4. Remove slides from freezer and fix with cold fixative (acetone or methanol) for 10 minutes. Proceed to staining





BLOCKING NON-SPECIFIC BINDING

  1. Warm slides to room temperature and wash slides twice with PBS.
    Note: Fixation may result in epitope masking and non-specific background that can impact specific labeling. If necessary, a protocol for antigen retrieval can be performed at this time. However, many antigen retrieval methods are too harsh on cryostat cut tissue sections.

  2. Draw a circle on the slide around the tissue with a hydrophobic barrier pen or use rubber cement.

  3. Wash the sections twice for 10 minutes with 1% animal serum in PBS-T (PBS with 0.4% Triton X-100). The species of the animal serum is dependent on the host of your secondary antibody. Ex. If using goat anti-mouse secondary, use goat serum.

  4. Block non-specific binding by incubating the tissue sections with 5% serum in PBS-T for 30 minutes at room temperature. Optional: If endogenous peroxidase activity is suspected, quench the tissue with 0.3-3.0% H2O2 in PBS or methanol for 15 minutes.





ANTIBODY STAINING

  1. Add the primary antibody diluted in 1% animal serum in PBS-T and incubate at room temperature for 1-2 hours. Continue the incubation overnight at 4°C in a humidified chamber. Note: Use the recommended dilution of the antibody specified on the datasheet. If not specified, the recommended starting dilution is 2-5 µg/ml. For more information on primary antibody selection, please read our IHC Primary Antibody Selection Guide.

  2. Wash sections twice with 1% serum PBS-T for 10 minutes each.

  3. Add a biotinylated secondary antibody and incubate at room temperature for 1 hour. Use the recommended dilution of the antibody specified on the datasheet. Note: For help selecting the optimal secondary antibody, please read our Secondary Antibody Handbook.

  4. Wash sections twice with 1% serum PBS-T for 10 minutes each.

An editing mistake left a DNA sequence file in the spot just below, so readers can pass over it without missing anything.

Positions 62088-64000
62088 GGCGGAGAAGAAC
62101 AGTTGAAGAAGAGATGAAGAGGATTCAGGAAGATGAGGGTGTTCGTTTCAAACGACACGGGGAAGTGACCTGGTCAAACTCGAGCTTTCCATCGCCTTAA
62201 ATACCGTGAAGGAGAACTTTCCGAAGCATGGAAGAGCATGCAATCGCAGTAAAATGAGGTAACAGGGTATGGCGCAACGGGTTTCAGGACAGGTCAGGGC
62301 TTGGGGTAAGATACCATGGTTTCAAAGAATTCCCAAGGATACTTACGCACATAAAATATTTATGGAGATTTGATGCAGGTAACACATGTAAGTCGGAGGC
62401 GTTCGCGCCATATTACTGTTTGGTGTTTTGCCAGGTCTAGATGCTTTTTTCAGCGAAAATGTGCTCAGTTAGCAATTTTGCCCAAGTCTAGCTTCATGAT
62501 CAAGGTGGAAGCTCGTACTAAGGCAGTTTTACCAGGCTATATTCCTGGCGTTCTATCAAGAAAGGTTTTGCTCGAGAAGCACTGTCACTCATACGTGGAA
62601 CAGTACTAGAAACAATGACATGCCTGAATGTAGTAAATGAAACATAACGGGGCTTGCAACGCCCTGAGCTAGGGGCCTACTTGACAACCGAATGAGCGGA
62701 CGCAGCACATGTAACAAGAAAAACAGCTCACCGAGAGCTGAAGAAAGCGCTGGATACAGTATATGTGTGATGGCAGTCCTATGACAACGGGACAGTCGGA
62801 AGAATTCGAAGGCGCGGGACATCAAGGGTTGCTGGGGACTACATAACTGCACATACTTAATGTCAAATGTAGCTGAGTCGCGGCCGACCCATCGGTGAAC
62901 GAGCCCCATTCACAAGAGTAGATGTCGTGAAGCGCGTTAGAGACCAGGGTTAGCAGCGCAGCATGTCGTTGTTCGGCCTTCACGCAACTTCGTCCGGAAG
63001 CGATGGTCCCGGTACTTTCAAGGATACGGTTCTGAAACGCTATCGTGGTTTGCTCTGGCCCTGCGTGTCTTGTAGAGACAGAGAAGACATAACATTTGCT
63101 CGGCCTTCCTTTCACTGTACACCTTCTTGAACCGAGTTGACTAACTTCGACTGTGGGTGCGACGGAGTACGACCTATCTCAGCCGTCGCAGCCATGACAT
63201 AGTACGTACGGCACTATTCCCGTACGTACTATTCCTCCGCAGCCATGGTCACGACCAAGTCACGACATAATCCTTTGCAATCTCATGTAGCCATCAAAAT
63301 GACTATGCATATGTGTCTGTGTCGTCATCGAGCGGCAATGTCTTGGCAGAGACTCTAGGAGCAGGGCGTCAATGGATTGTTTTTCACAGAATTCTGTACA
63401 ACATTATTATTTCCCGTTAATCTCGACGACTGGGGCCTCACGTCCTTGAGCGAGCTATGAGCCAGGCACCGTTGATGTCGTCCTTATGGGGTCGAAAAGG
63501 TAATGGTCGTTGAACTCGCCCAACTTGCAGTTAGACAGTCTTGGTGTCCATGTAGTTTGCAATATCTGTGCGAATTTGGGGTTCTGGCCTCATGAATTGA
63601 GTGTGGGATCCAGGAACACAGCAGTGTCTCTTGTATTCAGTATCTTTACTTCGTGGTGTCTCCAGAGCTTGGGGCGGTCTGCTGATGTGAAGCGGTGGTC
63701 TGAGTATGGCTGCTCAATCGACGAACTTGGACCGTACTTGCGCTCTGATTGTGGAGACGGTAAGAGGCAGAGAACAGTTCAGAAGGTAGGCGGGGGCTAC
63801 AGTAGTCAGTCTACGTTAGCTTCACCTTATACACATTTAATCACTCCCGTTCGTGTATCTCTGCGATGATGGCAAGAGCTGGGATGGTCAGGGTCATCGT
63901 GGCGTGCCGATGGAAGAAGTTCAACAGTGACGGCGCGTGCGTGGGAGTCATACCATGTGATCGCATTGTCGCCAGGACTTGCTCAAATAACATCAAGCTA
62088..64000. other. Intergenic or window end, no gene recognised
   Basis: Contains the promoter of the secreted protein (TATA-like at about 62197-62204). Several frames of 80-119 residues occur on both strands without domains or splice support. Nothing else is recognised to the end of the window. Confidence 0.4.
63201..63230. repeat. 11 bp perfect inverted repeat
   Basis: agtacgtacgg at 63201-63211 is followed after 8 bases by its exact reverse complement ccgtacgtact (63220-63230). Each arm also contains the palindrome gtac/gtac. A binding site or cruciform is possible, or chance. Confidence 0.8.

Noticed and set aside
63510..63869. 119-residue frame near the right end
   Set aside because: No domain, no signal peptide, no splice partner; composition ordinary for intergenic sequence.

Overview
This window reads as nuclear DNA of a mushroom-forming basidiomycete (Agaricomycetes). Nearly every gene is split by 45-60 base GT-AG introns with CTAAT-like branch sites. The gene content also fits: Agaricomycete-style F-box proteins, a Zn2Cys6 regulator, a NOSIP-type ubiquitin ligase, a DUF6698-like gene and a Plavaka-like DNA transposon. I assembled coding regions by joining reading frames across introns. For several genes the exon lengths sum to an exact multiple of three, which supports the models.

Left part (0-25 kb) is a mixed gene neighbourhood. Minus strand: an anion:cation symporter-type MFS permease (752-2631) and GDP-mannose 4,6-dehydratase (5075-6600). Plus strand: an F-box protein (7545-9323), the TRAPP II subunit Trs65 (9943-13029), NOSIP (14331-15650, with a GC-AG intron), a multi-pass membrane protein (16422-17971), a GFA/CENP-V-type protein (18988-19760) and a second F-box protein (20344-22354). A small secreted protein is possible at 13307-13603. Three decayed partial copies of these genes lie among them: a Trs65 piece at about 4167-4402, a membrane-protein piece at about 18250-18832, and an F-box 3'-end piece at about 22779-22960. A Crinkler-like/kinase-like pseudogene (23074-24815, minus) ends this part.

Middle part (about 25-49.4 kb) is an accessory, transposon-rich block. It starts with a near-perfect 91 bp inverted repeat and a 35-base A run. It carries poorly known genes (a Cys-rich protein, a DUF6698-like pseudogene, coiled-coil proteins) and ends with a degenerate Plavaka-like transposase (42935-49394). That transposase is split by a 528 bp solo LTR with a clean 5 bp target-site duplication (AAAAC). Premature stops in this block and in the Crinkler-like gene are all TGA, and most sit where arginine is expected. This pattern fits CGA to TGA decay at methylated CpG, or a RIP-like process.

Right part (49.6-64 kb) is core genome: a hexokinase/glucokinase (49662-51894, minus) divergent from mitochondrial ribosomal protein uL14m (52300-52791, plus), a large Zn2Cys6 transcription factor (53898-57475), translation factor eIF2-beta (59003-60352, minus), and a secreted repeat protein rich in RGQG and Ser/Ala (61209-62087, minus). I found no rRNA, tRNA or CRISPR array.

DETECTION

  1. If using the ABC method, then add ABC-HRP reagent and incubate at room temperature for 1 hour. Follow manufacturer’s guidelines for reagent preparation.

  2. Wash sections twice in PBS for 10 minutes each.

  3. Prepare a working solution of DAB and apply to tissue sections. Monitor the reaction as the chromogenic reaction turns the epitope sites brown (time of color development may vary from few seconds to 10 minutes). Proceed to the next step when the intensity of the signal is appropriate for imaging.


  4. Important
    : DAB is a carcinogen! Always wear gloves and work in a fume hood when working with DAB. Deactivate and clean work area after use according to manufacturer’s instructions.


  5. As soon as the section develop, immerse them in deionized water for 2 minutes each.

  6. If nuclear counterstaining is desired, use Hematoxylin according to the manufacturer’s instructions. Note: If you are using an aqueous chromogen instead of DAB (i.e. AEC, Fast Red, etc.), skip the following dehydration step and mount in aqueous media instead of organic mounting media.





DEHYDRATION AND MOUNTING

  1. Dehydrate tissue sections by moving slides through the following solutions twice for 2 minutes each:

    1. 95% Ethanol, two times for 10 seconds each
    2. 100% Ethanol, two times for 10 seconds each
    3. Xylene, two times for 10 second each


  2. Add mounting media to slides and top with coverslips. The DAB reaction is permanent and stable and can be analyzed under a brightfield microscope at any time.